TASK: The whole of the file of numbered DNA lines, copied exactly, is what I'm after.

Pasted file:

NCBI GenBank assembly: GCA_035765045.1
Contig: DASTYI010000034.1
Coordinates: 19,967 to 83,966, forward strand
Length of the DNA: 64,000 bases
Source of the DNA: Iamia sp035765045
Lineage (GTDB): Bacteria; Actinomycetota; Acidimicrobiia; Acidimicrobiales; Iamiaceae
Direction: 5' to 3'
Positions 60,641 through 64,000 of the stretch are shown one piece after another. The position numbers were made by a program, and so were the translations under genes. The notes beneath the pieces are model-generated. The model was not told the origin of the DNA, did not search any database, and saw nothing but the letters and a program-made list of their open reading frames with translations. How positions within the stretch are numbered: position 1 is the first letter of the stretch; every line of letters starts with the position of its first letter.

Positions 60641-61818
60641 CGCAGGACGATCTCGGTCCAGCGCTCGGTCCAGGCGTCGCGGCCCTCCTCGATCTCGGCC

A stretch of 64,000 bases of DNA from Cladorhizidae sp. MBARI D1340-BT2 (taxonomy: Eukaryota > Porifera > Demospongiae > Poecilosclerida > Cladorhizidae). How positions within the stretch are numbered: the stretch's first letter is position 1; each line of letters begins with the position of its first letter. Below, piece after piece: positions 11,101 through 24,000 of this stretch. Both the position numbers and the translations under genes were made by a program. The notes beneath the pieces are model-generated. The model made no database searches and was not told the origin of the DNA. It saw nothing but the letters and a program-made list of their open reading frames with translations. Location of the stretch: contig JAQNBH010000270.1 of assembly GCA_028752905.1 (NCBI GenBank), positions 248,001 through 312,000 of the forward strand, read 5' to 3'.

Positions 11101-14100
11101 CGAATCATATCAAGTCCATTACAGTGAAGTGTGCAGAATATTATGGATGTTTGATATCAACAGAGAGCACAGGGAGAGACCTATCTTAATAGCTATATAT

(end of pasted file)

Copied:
NCBI GenBank assembly: GCA_035765045.1
Contig: DASTYI010000034.1
Coordinates: 19,967 to 83,966, forward strand
Length of the DNA: 64,000 bases
Source of the DNA: Iamia sp035765045
Lineage (GTDB): Bacteria; Actinomycetota; Acidimicrobiia; Acidimicrobiales; Iamiaceae
Direction: 5' to 3'
Positions 60,641 through 64,000 of the stretch are shown one piece after another. The position numbers were made by a program, and so were the translations under genes. The notes beneath the pieces are model-generated. The model was not told the origin of the DNA, did not search any database, and saw nothing but the letters and a program-made list of their open reading frames with translations. How positions within the stretch are numbered: position 1 is the first letter of the stretch; every line of letters starts with the position of its first letter.

Positions 60641-61818
60641 CGCAGGACGATCTCGGTCCAGCGCTCGGTCCAGGCGTCGCGGCCCTCCTCGATCTCGGCC

A stretch of 64,000 bases of DNA from Cladorhizidae sp. MBARI D1340-BT2 (taxonomy: Eukaryota > Porifera > Demospongiae > Poecilosclerida > Cladorhizidae). How positions within the stretch are numbered: the stretch's first letter is position 1; each line of letters begins with the position of its first letter. Below, piece after piece: positions 11,101 through 24,000 of this stretch. Both the position numbers and the translations under genes were made by a program. The notes beneath the pieces are model-generated. The model made no database searches and was not told the origin of the DNA. It saw nothing but the letters and a program-made list of their open reading frames with translations. Location of the stretch: contig JAQNBH010000270.1 of assembly GCA_028752905.1 (NCBI GenBank), positions 248,001 through 312,000 of the forward strand, read 5' to 3'.

Positions 11101-14100
11101 CGAATCATATCAAGTCCATTACAGTGAAGTGTGCAGAATATTATGGATGTTTGATATCAACAGAGAGCACAGGGAGAGACCTATCTTAATAGCTATATAT